In her practice as a primary-care pediatrician, Andrea Loeffler gets at least a couple of calls every day from families who need help with mental-health issues.

Between the ear infections, immunizations and broken bones, Loeffler said, she has to shift gears and try to assess whether a teenager’s irritability and defiance is normal or something requiring specialized treatment.

“The bulk of adolescent mental health lands on our doorstep first,” she said. The right response can mean the difference between ensuring mental health services that the patient needs and a suicide attempt.

A growing number of pediatricians are signing on with the Child Psychiatry Access Project, an innovative program that gives primary-care doctors in southern Maine quick access to child psychiatrists.

The psychiatrists provide regular training sessions for pediatricians on such topics as warning signs that a child might need psychiatric care and the effects of various medications and treatment.

The project also helps the pediatricians link patients with counselors — or psychiatrists, if necessary.

The program seeks to address a chronic shortage of child psychiatrists in Maine, a problem that has been identified nationally by the American Academy of Child & Adolescent Psychiatry, said Dr. Sandra Fritsch, a child psychiatrist who is the program’s director.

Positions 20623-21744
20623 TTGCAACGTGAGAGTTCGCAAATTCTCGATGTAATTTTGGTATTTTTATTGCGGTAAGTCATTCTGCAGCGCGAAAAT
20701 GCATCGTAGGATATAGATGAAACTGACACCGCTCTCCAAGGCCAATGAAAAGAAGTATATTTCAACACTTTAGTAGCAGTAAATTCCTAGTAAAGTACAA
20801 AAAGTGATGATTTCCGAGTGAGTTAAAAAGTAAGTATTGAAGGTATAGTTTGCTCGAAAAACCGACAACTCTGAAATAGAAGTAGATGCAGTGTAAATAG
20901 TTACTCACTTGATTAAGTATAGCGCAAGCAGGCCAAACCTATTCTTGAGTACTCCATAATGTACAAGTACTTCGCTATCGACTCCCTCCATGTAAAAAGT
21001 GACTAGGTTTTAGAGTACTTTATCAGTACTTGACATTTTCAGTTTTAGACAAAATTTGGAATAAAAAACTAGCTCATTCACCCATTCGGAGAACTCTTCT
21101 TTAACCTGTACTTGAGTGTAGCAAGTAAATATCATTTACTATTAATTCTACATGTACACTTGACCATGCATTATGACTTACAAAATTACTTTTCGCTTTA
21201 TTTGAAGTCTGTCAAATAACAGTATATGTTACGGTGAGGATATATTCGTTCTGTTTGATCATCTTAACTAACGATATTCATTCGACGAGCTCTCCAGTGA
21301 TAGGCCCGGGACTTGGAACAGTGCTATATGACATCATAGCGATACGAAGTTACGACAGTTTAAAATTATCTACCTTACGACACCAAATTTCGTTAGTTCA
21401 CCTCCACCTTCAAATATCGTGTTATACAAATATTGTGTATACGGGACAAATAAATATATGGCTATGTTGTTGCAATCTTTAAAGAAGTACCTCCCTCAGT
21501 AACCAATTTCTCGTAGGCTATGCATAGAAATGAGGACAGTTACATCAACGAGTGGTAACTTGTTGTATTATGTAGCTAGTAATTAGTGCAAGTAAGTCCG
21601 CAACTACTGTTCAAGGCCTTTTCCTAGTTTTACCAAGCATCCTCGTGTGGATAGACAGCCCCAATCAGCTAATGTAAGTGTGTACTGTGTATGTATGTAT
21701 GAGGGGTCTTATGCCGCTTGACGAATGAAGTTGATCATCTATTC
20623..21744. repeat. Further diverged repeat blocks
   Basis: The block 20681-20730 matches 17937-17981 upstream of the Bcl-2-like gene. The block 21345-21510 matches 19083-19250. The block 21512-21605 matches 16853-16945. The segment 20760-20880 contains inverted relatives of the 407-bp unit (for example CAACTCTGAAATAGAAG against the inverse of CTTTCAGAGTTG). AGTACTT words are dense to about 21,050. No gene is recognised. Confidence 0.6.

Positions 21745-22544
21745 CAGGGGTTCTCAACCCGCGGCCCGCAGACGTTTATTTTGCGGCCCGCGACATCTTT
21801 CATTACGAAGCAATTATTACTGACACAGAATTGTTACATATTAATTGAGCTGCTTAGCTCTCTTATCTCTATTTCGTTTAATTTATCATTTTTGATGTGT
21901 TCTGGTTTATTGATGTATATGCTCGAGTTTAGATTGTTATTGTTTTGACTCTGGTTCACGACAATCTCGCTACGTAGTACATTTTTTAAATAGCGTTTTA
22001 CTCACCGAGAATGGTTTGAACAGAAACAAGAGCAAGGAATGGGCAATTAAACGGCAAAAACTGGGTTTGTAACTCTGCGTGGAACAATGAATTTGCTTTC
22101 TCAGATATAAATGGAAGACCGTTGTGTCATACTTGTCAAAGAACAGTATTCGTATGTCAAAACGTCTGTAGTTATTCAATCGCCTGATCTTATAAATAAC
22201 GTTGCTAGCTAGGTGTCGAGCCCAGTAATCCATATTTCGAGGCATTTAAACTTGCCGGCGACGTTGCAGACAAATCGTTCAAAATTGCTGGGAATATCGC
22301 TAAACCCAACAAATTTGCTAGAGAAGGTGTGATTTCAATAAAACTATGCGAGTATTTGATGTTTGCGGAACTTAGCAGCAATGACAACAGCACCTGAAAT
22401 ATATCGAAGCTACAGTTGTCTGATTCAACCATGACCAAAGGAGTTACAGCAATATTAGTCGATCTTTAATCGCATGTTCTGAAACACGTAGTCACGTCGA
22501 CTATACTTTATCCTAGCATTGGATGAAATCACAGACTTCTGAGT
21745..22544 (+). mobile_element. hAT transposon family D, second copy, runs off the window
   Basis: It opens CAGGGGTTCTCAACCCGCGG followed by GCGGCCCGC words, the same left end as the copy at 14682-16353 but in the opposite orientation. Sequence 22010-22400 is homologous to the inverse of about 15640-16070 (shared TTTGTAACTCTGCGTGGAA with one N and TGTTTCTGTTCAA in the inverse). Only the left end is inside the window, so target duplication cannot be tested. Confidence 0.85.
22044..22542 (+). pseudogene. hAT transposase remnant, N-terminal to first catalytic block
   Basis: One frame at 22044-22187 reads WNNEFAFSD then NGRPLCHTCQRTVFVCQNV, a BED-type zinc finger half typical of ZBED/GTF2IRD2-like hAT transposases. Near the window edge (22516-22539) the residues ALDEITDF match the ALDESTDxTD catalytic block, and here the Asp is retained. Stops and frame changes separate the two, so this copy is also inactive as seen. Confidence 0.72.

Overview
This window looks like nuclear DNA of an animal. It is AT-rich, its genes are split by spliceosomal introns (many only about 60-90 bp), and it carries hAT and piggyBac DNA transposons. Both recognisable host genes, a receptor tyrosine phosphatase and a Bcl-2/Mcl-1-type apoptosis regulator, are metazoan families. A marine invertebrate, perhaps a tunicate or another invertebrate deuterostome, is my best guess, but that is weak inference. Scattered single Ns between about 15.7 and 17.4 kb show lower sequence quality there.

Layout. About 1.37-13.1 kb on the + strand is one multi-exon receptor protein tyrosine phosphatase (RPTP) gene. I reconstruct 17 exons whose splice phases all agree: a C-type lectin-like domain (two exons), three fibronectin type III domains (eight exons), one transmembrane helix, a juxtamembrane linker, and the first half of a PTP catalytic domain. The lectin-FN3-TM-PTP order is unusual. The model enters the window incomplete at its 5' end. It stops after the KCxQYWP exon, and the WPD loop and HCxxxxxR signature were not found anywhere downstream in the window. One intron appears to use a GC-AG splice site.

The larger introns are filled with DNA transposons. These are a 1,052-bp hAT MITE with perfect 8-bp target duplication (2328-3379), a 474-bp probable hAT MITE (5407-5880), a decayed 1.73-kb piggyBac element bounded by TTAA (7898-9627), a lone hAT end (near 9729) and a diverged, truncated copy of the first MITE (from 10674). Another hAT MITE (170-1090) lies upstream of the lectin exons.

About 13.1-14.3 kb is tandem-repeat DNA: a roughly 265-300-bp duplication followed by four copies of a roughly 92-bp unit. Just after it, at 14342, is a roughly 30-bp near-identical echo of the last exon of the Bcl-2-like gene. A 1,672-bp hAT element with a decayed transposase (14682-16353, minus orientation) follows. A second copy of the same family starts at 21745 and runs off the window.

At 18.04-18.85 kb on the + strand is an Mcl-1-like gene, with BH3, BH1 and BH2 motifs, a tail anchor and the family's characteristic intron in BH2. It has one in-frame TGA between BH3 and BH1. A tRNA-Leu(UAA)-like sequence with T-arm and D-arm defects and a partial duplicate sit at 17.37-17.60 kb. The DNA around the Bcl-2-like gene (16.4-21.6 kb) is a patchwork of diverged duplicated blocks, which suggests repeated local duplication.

“The state with the most child psychiatrists per child is Massachusetts … and that is the state that initiated the first consultative, collaborative care model,” she said, referring to that state’s program. “Children couldn’t get their mental health needs met in the state with the greatest number of providers.”

Loeffler, medical director at Martin’s Point Medical Group in Brunswick, said pediatricians are seeing more mental health crises and are increasingly called on to diagnose and recommend treatment for mental health issues.

“We have children being raised with a lot of stressors, a lot of stressors that are different than we grew up with,” she said. As an example, she said reliance on social media can stunt social skills and maturity.

Doctors involved with the program say it has worked well in southern Maine and the 22 other states that have embraced it, and they would like to see it expanded to the rest of Maine.

Some Maine counties don’t have a single practicing child psychiatrist, so families in northern and eastern Maine may have to spend hours traveling to appointments.

Others miss out on treatment altogether.

“There simply aren’t enough people to help take care of this community,” Loeffler said at a recent lunch-and-learn session that Fritsch held in Brunswick. “Without access to this program, we would be floundering. There are parts of the state that are floundering.”

A shortage of psychiatrists led the Maine Association of Psychiatric Physicians to start a program in 2004 in which doctors were linked with psychiatrists they could consult by telephone or email. The program’s part-time coordinator is paid with a $7,000 grant from the Department Health and Human Services.